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05-04-2018, 08:06 AM   #1
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Thinnest arca-swiss compatible tripod plate available

For some reason, most manufacturers don't seem to realize that tripod plates should be as thin as possible so they don't get in the way.

Peak Design have understood this with their latest Capture Clip plate. However, that plate is poorly suited to mount on a heavy lens' tripod foot.

I have a good number of very solid and large plates, from the likes of Sirui, Vanguard, as well as some chinese copies from eBay (which are just as good as the original, for a fraction of the price).

Sunwayfoto makes the PT-26 which is about 5.5mm thick, a very good value. Again, it's minuscule and not suited for heavy lenses. Sirui makes a small plate for their compact tripods, same problem.

My ideal plate would be about the dimensions of a PU-60 (the pretty standard 6cm long, 3.8cm wide) but about 5mm thick and in a perfect world would have two screw holes.

Does anyone know of something comparable?

05-04-2018, 08:57 AM   #2
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Metal plates can only get so thin until they become too thin and unusable for the intended use. Like you mentioned, some plates are very thin but can't hold large lenses. That's the trade-off you make for having thinner products. Engineering and product design is a world of compromises. You can't have a plate that's very thin and very strong (able to hold large, heavy lenses) and very light without a trade-off on some other quality (or qualities). You can have thin and light but then you trade-off on strength. You can have strong but then you trade-off on weight and, often, thiness. That's just how it is in engineering and product design. It's all about trade-offs and what you have to lose compared what you can gain.

By the way, the word you're looking for, in engineering speak, is Unobtainium.
05-04-2018, 12:17 PM   #3
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QuoteOriginally posted by MikeyBugs95 Quote
Metal plates can only get so thin until they become too thin and unusable for the intended use. Like you mentioned, some plates are very thin but can't hold large lenses. That's the trade-off you make for having thinner products. Engineering and product design is a world of compromises. You can't have a plate that's very thin and very strong (able to hold large, heavy lenses) and very light without a trade-off on some other quality (or qualities). You can have thin and light but then you trade-off on strength. You can have strong but then you trade-off on weight and, often, thiness. That's just how it is in engineering and product design. It's all about trade-offs and what you have to lose compared what you can gain.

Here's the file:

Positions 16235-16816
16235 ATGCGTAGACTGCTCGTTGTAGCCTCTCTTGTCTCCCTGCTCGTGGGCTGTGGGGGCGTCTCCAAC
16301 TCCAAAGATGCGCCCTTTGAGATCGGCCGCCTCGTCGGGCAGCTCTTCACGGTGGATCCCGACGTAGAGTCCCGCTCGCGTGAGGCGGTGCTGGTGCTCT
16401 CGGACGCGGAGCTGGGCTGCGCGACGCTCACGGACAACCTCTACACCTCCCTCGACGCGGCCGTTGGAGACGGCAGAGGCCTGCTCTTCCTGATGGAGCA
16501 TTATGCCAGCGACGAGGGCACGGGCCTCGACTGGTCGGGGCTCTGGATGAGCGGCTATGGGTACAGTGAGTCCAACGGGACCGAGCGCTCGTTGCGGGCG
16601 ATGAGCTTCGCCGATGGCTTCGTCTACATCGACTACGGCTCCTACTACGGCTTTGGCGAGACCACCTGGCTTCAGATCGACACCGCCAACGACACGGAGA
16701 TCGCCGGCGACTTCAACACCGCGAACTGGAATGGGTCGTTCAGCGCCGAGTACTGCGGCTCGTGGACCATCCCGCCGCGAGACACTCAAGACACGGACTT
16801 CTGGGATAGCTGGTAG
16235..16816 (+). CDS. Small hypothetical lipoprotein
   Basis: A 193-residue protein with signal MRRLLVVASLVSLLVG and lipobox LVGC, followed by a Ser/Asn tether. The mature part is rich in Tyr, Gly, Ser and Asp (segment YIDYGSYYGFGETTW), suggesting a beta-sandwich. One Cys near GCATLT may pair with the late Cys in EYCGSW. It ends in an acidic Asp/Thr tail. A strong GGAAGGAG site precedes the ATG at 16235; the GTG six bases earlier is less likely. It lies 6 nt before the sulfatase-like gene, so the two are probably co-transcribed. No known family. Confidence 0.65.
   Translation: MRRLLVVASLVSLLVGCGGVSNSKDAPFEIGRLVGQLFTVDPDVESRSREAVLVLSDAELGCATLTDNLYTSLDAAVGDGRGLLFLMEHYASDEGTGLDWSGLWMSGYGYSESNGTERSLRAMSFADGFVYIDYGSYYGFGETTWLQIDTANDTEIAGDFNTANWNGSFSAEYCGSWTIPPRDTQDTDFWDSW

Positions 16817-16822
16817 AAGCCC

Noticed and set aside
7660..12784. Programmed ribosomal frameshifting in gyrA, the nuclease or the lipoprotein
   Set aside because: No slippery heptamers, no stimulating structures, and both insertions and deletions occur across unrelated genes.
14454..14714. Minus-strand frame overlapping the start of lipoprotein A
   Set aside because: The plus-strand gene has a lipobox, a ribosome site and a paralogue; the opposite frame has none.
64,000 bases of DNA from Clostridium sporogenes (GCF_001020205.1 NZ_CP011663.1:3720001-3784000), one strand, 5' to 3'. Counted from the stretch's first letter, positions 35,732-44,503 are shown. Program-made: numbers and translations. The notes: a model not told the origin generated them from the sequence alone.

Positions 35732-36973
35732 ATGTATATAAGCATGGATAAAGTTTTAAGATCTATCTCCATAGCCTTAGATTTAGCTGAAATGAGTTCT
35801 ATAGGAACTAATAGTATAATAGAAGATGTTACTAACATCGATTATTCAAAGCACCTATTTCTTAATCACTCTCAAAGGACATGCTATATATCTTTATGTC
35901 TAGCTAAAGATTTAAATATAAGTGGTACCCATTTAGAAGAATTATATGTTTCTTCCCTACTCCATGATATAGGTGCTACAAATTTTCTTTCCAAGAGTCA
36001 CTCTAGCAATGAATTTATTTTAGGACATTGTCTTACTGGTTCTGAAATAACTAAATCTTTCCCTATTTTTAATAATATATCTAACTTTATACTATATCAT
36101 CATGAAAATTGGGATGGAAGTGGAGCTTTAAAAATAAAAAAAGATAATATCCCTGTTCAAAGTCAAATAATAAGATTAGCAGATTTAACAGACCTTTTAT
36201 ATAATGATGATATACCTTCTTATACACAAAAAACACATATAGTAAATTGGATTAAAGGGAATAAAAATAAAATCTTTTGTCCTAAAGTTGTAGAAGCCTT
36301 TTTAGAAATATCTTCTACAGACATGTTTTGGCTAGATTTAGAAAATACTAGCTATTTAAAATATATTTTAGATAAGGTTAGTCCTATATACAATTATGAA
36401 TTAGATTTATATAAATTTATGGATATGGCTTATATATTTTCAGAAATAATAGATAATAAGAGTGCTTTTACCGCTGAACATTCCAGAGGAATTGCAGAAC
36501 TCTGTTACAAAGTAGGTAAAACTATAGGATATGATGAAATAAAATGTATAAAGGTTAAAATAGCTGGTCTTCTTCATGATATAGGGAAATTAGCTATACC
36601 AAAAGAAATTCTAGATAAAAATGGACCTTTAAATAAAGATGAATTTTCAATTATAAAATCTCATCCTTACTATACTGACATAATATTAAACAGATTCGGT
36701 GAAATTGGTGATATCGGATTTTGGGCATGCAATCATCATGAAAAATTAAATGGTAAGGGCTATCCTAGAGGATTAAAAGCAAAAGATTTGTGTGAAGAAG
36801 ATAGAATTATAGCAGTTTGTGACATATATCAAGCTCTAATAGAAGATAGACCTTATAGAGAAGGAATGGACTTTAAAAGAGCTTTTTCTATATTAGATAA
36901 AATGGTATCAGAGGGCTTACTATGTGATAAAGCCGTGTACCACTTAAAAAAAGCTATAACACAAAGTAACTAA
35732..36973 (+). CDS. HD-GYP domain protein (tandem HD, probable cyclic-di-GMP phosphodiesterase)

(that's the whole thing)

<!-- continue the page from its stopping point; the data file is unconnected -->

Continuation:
By the way, the word you're looking for, in engineering speak, is Unobtainium.
Mikey, I do understand that there are limits to what materials can withstand I don't believe what I'm asking is unobtainable... There ARE parts which have the thickness I wish for, but they usually have a surface area that's too small for lenses' tripod feet. We're not talking about an impossible thickness, far from it.

Most of the plates are more or less based on the original Arca-Swiss designs (all those PU-50, PU-60, etc). Those plates are meant to also be usable upside-down, which adds to their thickness (double-edged bevels). It doesn't means it's the only way to make them strong enough.

For the record, adding a second screw to a large and thin plate would be a great way to make the plate even stronger.

I could purchase two PT-26 and frankenstein them into a larger assembly (using the two screw holes) but it probably wouldn't be as stable, and would become quite expensive, especially in Canada where the plate must be imported.
06-17-2018, 06:31 AM   #4
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Maybe if you go to a local machine shop and have one custom made. They could do the maths for you and do it in a tougher, but heavier material (steel vs. aluminium) and still be able to make it as thin as you'd like. Mostly any finish, too . If you feel generous, you could even have it made out of titanium.

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06-17-2018, 06:05 PM   #5
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QuoteOriginally posted by torashi Quote
Maybe if you go to a local machine shop and have one custom made. They could do the maths for you and do it in a tougher, but heavier material (steel vs. aluminium) and still be able to make it as thin as you'd like. Mostly any finish, too . If you feel generous, you could even have it made out of titanium.
That's actually good advice, and I have a colleague who has his own shop at home. But it would be prohibitively expensive to make.

The best I've found is the new plate from Peak Design. It's surprisingly resistant to rotation and as thin as they go.
06-17-2018, 08:40 PM   #6
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This is about the thinnest I've got, But, It's for tiny cameras, I have one on my Q-7. It's not very long, but it does work.



Aluminium Camera Quick Release Plate For Arca Swiss RRS Wimberley Tripod | eBay
06-18-2018, 05:11 AM   #7
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QuoteOriginally posted by cmohr Quote
This is about the thinnest I've got, But, It's for tiny cameras, I have one on my Q-7. It's not very long, but it does work.